All 29 US-based MLB teams will welcome fans this season as coronavirus-related restrictions have eased in most of the country.
The entire 2020 regular season was played in front of empty seats, cardboard cutouts, and in some cases, overzealous grounds crew members. As Thursday marks Opening Day in MLB, stadiums will allow fans, although only one will be at full capacity.
The Texas Rangers announced that its 2021 curtain raiser will be at full capacity. For subsequent games this season, the team will have reduced attendance to promote social distancing.
Although there is not a uniform set of policies throughout MLB, in general, fans this season can expect the following safety procedures at stadiums:
- Masks required except when actively eating or drinking
- Concessions and tickets are touchless, meaning no paper tickets or cash will be accepted
- Ticketing will be in “pods”
Some stadiums are taking things a step further.
The New York Yankees and New York Mets will require either a negative coronavirus test or proof of vaccination before entry. That is part of the state of New York’s requirement for all sporting events with in-person attendance.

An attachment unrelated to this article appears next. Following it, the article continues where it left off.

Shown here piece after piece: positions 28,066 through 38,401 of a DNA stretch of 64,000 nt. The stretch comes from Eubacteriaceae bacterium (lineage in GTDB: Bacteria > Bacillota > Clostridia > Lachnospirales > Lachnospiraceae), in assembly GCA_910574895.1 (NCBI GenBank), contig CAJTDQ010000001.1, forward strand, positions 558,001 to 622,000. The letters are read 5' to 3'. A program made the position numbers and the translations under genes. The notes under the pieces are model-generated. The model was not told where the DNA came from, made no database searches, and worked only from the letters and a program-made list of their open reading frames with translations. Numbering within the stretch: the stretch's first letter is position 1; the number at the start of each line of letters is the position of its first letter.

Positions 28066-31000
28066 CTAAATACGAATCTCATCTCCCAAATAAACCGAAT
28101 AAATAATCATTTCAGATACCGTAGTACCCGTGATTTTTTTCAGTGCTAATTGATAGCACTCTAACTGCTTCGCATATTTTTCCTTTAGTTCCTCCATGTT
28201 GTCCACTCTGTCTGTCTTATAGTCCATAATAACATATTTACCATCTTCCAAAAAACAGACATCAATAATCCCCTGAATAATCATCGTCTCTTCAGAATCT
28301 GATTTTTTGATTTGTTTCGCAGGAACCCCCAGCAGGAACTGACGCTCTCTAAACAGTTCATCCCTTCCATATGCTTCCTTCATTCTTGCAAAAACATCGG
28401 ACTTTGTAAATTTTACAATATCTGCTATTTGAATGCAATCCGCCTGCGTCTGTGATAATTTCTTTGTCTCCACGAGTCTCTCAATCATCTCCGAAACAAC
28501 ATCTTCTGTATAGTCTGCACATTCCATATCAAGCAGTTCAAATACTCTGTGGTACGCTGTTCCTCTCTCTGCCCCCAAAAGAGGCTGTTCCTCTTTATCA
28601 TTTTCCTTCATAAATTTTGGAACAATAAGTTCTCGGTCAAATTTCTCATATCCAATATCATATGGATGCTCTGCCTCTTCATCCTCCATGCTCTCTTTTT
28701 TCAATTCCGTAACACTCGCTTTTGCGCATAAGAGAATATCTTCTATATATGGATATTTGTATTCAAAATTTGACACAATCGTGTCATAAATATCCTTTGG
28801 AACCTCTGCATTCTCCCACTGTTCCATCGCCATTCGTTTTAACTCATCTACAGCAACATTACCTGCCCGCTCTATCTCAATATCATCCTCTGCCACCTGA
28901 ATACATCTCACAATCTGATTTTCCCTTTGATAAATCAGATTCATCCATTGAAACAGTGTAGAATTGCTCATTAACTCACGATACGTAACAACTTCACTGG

Most stadiums will be operating between 20 and 30% of capacity to start the season. As more Americans get vaccinated, it’s possible capacity restrictions could ease by the middle or end of the season.
One team that won’t be playing in its home stadium is the Toronto Blue Jays, which for the second straight season, is not permitted from crossing the border to play home games in Toronto. The team will instead play games at its Spring Training Facility for the foreseeable future.